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     ieee80211_node — software 802.11 stack node management functions


     #include <net80211/ieee80211_var.h>

     struct ieee80211_node *
     ieee80211_find_rxnode(struct ieee80211com *,
         const struct ieee80211_frame_min *);

     struct ieee80211_node *
     ieee80211_find_rxnode_withkey(struct ieee80211com *,
         const struct ieee80211_frame_min *, ieee80211_keyix);

     struct ieee80211_node *
     ieee80211_ref_node(struct ieee80211_node *);

     ieee80211_unref_node(struct ieee80211_node *);

     ieee80211_free_node(struct ieee80211_node *);

     ieee80211_iterate_nodes(struct ieee80211_node_table *,
         ieee80211_iter_func *f, void *arg);

     ieee80211_dump_nodes(struct ieee80211_node_table *);

     ieee80211_dump_node(struct ieee80211_node *);


     The net80211 layer that supports 802.11 device drivers maintains a
     database of peer stations called the “node table” in the ic_sta entry of
     the ieee80211com structure.  Station mode vaps create an entry for the
     access point the station is associated to.  AP mode vaps create entries
     for associated stations.  Adhoc and mesh mode vaps create entries for
     neighbor stations.  WDS mode vaps create an entry for the peer station.
     Stations for all vaps reside in the same table; each node entry has a
     ni_vap field that identifies the vap that created it.  In some instances
     an entry is used by multiple vaps (e.g. for dynamic WDS a station
     associated to an ap vap may also be the peer of a WDS vap).

     Node table entries are reference counted.  That is, there is a count of
     all long term references that determines when an entry may be reclaimed.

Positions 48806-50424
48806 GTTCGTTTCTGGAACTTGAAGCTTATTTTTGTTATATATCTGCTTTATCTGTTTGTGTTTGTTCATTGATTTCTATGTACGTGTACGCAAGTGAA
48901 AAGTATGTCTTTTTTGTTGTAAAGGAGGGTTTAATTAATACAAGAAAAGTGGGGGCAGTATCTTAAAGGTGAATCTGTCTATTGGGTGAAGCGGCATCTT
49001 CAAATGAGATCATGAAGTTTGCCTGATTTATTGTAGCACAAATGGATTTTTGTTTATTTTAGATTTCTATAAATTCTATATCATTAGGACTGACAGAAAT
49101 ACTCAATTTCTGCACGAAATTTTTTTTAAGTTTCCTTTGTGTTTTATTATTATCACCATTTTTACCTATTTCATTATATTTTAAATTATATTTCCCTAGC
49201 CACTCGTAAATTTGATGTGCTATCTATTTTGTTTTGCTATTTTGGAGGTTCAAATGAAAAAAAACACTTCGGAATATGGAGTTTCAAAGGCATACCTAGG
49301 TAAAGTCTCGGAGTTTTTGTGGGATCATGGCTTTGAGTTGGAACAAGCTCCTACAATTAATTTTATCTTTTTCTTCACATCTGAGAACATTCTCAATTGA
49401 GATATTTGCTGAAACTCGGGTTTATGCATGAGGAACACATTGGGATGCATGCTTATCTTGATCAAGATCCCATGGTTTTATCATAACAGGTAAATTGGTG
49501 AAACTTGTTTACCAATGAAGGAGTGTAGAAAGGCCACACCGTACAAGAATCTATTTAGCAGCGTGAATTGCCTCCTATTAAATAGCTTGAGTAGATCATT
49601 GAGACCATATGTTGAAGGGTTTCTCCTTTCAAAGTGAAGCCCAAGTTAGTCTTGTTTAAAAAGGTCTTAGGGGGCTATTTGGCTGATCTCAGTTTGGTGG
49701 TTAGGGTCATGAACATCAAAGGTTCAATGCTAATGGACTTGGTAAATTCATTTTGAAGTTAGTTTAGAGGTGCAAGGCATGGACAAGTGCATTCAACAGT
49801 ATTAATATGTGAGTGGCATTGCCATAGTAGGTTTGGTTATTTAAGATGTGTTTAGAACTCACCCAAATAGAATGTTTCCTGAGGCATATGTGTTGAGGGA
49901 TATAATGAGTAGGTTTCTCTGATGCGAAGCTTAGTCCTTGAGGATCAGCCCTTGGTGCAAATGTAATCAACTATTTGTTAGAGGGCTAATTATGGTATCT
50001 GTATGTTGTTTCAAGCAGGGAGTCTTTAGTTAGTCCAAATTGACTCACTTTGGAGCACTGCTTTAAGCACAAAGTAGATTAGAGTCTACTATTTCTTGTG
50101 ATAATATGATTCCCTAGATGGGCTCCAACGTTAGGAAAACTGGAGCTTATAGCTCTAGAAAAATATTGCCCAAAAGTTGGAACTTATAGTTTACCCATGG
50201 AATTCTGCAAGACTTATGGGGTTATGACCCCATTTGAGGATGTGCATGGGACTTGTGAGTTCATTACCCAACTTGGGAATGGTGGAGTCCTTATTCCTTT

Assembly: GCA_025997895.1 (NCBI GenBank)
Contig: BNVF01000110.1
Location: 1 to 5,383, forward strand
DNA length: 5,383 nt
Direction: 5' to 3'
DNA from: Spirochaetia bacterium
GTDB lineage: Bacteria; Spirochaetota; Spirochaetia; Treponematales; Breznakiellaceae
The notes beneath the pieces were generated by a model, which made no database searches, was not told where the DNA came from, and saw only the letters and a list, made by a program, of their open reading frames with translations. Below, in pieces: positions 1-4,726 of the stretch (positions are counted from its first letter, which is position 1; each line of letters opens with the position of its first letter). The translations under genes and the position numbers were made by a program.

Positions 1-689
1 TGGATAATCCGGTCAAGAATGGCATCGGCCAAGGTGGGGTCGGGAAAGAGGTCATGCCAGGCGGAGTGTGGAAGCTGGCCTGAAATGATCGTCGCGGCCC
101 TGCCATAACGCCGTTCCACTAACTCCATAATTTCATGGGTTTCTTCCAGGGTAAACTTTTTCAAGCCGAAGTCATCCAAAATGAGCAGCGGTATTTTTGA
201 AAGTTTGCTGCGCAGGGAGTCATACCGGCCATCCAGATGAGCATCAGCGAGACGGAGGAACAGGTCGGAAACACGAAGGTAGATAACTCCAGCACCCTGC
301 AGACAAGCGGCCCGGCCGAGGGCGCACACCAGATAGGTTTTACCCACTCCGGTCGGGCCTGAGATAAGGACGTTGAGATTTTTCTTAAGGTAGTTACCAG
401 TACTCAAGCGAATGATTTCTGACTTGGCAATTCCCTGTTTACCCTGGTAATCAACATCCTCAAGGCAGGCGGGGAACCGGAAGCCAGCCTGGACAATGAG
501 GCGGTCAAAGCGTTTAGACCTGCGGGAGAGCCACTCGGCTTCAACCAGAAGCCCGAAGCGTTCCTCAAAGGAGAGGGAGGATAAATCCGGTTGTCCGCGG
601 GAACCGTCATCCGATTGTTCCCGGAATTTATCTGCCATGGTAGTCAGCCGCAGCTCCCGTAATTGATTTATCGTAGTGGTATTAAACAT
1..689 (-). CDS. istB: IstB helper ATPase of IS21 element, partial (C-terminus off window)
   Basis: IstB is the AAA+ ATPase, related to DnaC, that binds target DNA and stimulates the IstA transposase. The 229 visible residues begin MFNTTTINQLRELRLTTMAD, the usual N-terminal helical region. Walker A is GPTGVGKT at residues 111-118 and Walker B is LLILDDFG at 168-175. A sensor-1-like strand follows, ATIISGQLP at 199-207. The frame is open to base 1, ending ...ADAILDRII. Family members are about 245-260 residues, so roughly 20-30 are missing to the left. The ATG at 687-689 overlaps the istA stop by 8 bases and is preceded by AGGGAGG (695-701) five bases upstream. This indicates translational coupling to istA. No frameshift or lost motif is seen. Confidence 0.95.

References are held by every in-flight frame sent to a station to insure
     the entry is not reclaimed while the frame is queued or otherwise held by
     a driver.  Routines that lookup a table entry return a “held reference”
     (i.e. a pointer to a table entry with the reference count incremented).
     The ieee80211_ref_node() and ieee80211_unref_node() calls explicitly
     increment/decrement the reference count of a node, but are rarely used.
     Instead most callers use ieee80211_free_node() to release a reference
     and, if the count goes to zero, reclaim the table entry.

     The station table and its entries are exposed to drivers in several ways.
     Each frame transmitted to a station includes a reference to the
     associated node in the m_pkthdr.rcvif field.  This reference must be
     reclaimed by the driver when transmit processing is done.  For each frame
     received the driver must lookup the table entry to use in dispatching the
     frame “up the stack”.  This lookup implicitly obtains a reference to the
     table entry and the driver must reclaim the reference when frame
     processing is completed.  Otherwise drivers frequently inspect the
     contents of the iv_bss node when handling state machine changes as
     important information is maintained in the data structure.

     The node table is opaque to drivers.  Entries may be looked up using one
     of the pre-defined API's or the ieee80211_iterate_nodes() call may be
     used to iterate through all entries to do per-node processing or
     implement some non-standard search mechanism.  Note that
     ieee80211_iterate_nodes() is single-threaded per-device and the effort